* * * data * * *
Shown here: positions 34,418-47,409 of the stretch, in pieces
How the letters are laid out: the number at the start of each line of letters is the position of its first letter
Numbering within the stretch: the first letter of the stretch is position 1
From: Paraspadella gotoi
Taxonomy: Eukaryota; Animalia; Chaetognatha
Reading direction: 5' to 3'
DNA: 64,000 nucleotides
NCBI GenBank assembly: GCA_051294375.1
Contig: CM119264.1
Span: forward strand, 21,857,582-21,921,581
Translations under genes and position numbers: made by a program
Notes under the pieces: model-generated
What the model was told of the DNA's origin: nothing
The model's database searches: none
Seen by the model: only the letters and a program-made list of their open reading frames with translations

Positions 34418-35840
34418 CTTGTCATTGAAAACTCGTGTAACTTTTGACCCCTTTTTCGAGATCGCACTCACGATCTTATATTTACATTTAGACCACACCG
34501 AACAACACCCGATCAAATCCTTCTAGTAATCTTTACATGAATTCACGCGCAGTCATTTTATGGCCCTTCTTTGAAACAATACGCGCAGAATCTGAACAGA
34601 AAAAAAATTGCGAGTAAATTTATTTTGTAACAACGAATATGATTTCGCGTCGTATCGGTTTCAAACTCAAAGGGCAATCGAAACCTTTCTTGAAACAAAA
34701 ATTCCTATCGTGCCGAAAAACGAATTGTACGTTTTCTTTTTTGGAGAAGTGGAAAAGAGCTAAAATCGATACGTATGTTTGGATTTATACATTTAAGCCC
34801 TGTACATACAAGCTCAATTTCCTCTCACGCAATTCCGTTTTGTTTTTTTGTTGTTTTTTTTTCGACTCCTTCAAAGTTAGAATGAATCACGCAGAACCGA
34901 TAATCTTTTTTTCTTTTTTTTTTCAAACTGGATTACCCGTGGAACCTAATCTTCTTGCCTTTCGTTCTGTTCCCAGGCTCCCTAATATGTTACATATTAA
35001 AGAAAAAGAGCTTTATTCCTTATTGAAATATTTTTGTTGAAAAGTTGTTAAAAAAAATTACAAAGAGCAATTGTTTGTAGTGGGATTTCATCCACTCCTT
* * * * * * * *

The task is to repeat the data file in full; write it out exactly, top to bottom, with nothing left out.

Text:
Shown here: positions 34,418-47,409 of the stretch, in pieces
How the letters are laid out: the number at the start of each line of letters is the position of its first letter
Numbering within the stretch: the first letter of the stretch is position 1
From: Paraspadella gotoi
Taxonomy: Eukaryota; Animalia; Chaetognatha
Reading direction: 5' to 3'
DNA: 64,000 nucleotides
NCBI GenBank assembly: GCA_051294375.1
Contig: CM119264.1
Span: forward strand, 21,857,582-21,921,581
Translations under genes and position numbers: made by a program
Notes under the pieces: model-generated
What the model was told of the DNA's origin: nothing
The model's database searches: none
Seen by the model: only the letters and a program-made list of their open reading frames with translations

Positions 34418-35840
34418 CTTGTCATTGAAAACTCGTGTAACTTTTGACCCCTTTTTCGAGATCGCACTCACGATCTTATATTTACATTTAGACCACACCG
34501 AACAACACCCGATCAAATCCTTCTAGTAATCTTTACATGAATTCACGCGCAGTCATTTTATGGCCCTTCTTTGAAACAATACGCGCAGAATCTGAACAGA
34601 AAAAAAATTGCGAGTAAATTTATTTTGTAACAACGAATATGATTTCGCGTCGTATCGGTTTCAAACTCAAAGGGCAATCGAAACCTTTCTTGAAACAAAA
34701 ATTCCTATCGTGCCGAAAAACGAATTGTACGTTTTCTTTTTTGGAGAAGTGGAAAAGAGCTAAAATCGATACGTATGTTTGGATTTATACATTTAAGCCC
34801 TGTACATACAAGCTCAATTTCCTCTCACGCAATTCCGTTTTGTTTTTTTGTTGTTTTTTTTTCGACTCCTTCAAAGTTAGAATGAATCACGCAGAACCGA
34901 TAATCTTTTTTTCTTTTTTTTTTCAAACTGGATTACCCGTGGAACCTAATCTTCTTGCCTTTCGTTCTGTTCCCAGGCTCCCTAATATGTTACATATTAA
35001 AGAAAAAGAGCTTTATTCCTTATTGAAATATTTTTGTTGAAAAGTTGTTAAAAAAAATTACAAAGAGCAATTGTTTGTAGTGGGATTTCATCCACTCCTT